New federal limits on greenhouse gas emissions published this week by the Environmental Protection Agency are designed to reduce the U. S. greenhouse gas emissions level by “30% from their 2005 level,” according to a Wall Street Journal report. This reduction will bring U. S. emissions well under the non-bonding Copenhagen Agreement of 2009, when the U. S. pledged to reduce emissions by 17% of the 2005 level.
According to the Wall Street Journal:
A big factor in the EPA’s cost forecast: successful energy-efficiency programs. These can include steps consumers take, such as more energy-efficient refrigerators, and programs utilities pay for, such as giving companies credits for shifting power use to periods of low demand.
Emphasizing home energy efficiency can be effective in controlling greenhouse gas emissions because reduced demand on utilities to generate electricity should lead to reduced emissions that are a product of electricity generation.
The new EPA rules on greenhouse gas emissions place the burden of compliance on each state, which must develop its own emissions target plan for EPA approval. This will put the states that have invested in renewable and clean energy ahead of others – in particular the states that rely on coal, such as Ohio, Pennsylvania, and West Virginia. Iowa, for example, has invested $10 billion to generate 28% of its electricity from wind.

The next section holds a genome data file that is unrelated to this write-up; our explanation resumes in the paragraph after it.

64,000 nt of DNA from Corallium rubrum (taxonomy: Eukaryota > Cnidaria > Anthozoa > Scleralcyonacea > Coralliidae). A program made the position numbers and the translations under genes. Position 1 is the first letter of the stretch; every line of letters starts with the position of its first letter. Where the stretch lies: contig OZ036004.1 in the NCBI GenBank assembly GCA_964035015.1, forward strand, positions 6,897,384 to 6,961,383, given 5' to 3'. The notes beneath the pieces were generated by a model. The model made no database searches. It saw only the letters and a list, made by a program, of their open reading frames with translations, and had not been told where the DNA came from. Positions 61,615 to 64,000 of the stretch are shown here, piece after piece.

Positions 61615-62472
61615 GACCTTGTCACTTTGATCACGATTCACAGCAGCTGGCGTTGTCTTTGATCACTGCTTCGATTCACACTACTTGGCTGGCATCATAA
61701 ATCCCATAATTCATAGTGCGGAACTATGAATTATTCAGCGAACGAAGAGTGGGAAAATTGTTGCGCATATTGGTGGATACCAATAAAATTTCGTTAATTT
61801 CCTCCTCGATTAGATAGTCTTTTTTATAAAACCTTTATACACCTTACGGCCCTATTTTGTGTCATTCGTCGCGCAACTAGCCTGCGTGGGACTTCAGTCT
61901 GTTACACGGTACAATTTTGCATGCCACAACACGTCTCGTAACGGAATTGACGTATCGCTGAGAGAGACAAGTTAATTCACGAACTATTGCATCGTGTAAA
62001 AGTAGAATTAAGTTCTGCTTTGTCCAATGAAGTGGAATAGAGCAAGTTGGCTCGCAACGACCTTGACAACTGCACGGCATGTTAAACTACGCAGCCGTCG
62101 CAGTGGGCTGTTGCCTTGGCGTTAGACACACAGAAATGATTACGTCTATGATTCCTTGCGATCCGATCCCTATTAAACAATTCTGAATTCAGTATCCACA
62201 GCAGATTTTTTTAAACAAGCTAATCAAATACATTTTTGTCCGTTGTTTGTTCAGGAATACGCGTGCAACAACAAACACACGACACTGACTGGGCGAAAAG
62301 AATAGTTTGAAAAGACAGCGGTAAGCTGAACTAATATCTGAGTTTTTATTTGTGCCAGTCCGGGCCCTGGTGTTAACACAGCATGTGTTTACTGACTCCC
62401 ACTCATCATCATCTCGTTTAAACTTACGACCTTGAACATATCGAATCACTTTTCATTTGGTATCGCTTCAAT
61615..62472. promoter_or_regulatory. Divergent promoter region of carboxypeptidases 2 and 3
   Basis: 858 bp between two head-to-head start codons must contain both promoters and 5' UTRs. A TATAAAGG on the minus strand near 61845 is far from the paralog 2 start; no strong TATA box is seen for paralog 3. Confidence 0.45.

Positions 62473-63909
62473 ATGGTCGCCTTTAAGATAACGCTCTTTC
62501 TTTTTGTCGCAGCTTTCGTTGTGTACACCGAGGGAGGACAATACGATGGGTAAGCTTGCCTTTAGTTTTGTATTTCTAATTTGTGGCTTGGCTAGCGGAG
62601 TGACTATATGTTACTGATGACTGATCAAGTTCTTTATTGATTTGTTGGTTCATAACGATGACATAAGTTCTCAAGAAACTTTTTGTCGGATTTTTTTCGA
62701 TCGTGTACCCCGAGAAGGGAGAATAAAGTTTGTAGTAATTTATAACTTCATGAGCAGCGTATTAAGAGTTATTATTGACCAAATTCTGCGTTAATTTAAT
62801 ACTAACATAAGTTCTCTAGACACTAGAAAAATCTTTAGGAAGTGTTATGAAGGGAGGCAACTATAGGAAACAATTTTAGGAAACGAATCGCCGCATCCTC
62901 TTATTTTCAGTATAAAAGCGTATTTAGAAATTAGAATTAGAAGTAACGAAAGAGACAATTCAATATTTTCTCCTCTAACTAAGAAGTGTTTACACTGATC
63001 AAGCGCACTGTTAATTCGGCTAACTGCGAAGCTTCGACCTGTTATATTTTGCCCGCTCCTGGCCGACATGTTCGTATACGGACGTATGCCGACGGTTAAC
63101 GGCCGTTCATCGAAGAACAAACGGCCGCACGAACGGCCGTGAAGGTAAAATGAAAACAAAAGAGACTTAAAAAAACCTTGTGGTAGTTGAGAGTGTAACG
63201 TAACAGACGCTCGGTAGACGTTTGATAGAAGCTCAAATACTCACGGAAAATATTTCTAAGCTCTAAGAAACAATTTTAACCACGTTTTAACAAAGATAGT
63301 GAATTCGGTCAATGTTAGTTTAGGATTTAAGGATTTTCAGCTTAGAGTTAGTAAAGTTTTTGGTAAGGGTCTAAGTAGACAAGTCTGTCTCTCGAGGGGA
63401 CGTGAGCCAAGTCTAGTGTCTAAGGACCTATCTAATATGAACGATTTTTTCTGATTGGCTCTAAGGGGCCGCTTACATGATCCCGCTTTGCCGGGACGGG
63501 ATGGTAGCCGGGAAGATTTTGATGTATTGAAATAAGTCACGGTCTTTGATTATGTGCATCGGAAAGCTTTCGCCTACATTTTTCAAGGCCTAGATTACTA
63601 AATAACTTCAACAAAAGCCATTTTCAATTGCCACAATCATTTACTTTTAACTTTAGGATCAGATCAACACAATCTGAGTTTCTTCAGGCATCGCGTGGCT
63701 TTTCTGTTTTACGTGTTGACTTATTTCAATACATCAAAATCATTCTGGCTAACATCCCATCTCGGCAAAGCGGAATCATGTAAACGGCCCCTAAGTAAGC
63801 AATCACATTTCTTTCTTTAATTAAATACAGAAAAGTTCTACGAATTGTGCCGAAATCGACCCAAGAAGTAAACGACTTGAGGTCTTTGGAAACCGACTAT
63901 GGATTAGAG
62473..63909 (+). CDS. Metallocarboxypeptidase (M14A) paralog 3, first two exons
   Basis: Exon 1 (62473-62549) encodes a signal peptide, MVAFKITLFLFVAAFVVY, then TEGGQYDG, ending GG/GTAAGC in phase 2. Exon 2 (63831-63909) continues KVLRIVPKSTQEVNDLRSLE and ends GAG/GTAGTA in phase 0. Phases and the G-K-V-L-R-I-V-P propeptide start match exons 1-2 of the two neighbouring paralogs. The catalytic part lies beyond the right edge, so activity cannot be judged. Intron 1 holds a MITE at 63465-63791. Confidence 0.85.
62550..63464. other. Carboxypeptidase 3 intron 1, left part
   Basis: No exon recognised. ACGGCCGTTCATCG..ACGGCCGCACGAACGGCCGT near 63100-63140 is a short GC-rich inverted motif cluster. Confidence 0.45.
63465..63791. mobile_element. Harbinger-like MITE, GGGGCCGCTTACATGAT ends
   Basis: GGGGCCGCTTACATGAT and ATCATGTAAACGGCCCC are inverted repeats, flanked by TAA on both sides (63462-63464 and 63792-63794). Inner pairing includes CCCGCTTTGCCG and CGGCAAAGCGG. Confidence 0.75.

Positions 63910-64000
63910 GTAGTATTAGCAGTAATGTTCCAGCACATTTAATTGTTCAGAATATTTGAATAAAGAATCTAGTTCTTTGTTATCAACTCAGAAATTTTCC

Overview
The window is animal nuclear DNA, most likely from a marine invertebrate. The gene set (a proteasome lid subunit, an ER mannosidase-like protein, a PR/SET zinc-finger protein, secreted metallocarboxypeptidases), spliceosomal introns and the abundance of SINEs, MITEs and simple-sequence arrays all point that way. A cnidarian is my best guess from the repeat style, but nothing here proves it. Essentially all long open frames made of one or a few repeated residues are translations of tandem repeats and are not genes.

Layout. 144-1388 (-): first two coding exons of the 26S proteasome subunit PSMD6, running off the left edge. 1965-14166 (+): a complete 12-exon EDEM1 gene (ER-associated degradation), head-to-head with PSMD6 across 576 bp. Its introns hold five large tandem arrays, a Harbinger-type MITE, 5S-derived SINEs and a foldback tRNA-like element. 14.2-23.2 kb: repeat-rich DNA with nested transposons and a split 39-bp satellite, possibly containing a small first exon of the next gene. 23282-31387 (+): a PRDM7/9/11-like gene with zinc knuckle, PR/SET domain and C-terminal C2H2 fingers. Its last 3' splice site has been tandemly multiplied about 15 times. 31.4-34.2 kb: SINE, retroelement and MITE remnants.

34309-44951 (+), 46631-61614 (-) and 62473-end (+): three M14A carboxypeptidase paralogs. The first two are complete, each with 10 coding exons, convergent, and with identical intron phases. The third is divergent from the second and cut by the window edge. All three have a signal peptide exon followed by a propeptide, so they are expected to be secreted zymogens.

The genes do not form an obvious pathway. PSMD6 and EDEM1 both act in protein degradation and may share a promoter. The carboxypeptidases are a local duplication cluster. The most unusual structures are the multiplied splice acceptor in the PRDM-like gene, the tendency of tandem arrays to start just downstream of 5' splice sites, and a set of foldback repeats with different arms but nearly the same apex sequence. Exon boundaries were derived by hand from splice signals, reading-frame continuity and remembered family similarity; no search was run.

What do the new EPA rules mean for consumers?
- Higher home energy costs. Utilities will need to invest in equipment and employees o comply with the new federal rules. These costs will be passed along to consumers in the form of surcharges, taxes, and rate hikes.
- Higher prices on manufactured goods. Labor intensive durable goods from home appliances to cars and trucks will rise in price as manufacturers invest in their factories to comply with new federal rules.
- More jobs for hard hit industries like construction, industrial manufacturing, home performance, HVAC, and energy. Complying with new federal rules will require businesses to invest in tools, equipment, and training for their current and future workers.
- Lower home energy costs – eventually. Utilities will raise prices in the short term to cover the expenses of complying with new federal rules. But home energy efficiency will lower energy costs for homeowners, renters, and landlords in the long run. By consuming less electricity, households will reduce their energy costs.
Energy costs the average American household more than $2,000 each year. Those costs are anticipated to rise over the next few years as the new federal rules come into effect. But home energy efficiency can reduce those costs for everyone, whether you own or rent your home.